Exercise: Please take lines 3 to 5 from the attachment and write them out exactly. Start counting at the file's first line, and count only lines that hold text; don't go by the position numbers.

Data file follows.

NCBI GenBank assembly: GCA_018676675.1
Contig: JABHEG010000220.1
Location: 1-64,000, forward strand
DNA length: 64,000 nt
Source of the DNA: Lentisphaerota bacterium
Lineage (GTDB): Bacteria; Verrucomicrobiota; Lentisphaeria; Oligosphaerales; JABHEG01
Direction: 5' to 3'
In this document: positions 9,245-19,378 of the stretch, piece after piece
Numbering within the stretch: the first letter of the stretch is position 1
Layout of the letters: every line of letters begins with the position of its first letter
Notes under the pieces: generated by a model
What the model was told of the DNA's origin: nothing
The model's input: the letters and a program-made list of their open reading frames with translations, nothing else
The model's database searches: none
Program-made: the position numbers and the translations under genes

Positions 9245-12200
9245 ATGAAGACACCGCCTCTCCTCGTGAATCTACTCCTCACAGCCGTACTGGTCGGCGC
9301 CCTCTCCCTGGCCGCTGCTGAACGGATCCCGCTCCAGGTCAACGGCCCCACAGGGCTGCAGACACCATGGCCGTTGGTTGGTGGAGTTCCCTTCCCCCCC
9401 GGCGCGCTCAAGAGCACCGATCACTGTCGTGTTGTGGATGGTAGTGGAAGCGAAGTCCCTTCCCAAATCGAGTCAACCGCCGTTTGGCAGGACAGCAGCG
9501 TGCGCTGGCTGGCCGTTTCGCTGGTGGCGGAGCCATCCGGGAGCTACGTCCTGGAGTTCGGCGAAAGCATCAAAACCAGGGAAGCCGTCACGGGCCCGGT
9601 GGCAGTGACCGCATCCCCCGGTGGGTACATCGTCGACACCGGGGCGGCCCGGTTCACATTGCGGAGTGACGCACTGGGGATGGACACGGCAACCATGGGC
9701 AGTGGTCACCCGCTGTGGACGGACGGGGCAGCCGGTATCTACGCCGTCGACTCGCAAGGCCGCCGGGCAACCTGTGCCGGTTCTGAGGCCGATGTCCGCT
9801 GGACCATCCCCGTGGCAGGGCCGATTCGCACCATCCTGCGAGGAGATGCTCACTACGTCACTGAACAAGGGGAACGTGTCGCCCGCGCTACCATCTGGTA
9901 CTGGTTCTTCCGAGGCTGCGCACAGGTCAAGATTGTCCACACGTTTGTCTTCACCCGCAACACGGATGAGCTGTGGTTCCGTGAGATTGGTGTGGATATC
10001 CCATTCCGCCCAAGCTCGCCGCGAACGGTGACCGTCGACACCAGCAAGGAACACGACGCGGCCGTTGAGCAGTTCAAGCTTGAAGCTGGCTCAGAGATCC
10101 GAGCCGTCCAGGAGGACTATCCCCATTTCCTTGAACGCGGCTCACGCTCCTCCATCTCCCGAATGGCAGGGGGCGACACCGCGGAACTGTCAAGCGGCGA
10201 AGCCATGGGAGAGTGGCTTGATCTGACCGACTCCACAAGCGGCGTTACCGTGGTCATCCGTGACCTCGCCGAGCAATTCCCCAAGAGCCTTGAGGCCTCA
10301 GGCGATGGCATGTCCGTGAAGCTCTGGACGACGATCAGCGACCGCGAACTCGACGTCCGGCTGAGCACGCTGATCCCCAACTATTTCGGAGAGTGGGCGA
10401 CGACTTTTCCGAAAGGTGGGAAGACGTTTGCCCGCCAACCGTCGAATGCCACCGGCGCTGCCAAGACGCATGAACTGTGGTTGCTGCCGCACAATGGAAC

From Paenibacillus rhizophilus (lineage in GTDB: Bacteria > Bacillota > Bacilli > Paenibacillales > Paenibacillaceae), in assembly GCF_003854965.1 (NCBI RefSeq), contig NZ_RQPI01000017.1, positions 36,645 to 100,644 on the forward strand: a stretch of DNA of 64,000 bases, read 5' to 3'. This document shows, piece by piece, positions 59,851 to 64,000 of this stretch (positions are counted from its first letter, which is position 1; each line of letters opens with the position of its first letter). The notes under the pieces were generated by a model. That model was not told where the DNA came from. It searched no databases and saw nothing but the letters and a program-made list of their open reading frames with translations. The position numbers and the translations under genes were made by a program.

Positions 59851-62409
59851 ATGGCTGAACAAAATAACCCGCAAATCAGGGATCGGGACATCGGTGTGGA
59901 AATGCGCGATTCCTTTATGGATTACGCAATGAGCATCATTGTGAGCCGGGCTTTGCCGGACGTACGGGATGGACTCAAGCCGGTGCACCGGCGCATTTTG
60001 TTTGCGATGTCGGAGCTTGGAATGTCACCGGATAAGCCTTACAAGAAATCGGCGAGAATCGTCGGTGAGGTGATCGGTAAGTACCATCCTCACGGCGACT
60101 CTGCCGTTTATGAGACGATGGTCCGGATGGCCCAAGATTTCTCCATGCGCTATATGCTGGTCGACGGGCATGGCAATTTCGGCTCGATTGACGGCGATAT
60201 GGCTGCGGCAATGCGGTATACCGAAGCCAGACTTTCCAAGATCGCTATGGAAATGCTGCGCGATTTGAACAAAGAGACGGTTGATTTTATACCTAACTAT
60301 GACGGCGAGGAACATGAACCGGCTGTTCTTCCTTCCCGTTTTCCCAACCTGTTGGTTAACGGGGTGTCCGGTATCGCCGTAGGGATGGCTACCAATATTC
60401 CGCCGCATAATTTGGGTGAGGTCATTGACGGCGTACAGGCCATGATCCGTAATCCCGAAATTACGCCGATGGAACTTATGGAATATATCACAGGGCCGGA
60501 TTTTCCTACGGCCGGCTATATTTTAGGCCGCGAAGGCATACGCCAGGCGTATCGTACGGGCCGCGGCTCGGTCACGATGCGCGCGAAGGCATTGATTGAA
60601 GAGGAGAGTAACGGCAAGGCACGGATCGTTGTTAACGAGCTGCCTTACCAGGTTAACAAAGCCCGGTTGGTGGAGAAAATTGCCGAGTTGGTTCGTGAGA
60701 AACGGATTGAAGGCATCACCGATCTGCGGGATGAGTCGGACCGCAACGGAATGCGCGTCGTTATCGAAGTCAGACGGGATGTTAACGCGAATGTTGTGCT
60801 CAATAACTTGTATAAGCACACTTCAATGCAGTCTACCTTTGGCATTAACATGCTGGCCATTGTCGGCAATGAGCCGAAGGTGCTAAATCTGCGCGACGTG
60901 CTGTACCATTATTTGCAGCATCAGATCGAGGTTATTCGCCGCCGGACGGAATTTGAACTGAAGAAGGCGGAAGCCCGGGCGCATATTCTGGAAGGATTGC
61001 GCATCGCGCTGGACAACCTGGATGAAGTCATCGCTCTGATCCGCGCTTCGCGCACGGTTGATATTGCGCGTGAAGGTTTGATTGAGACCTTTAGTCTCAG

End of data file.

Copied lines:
Location: 1-64,000, forward strand
DNA length: 64,000 nt
Source of the DNA: Lentisphaerota bacterium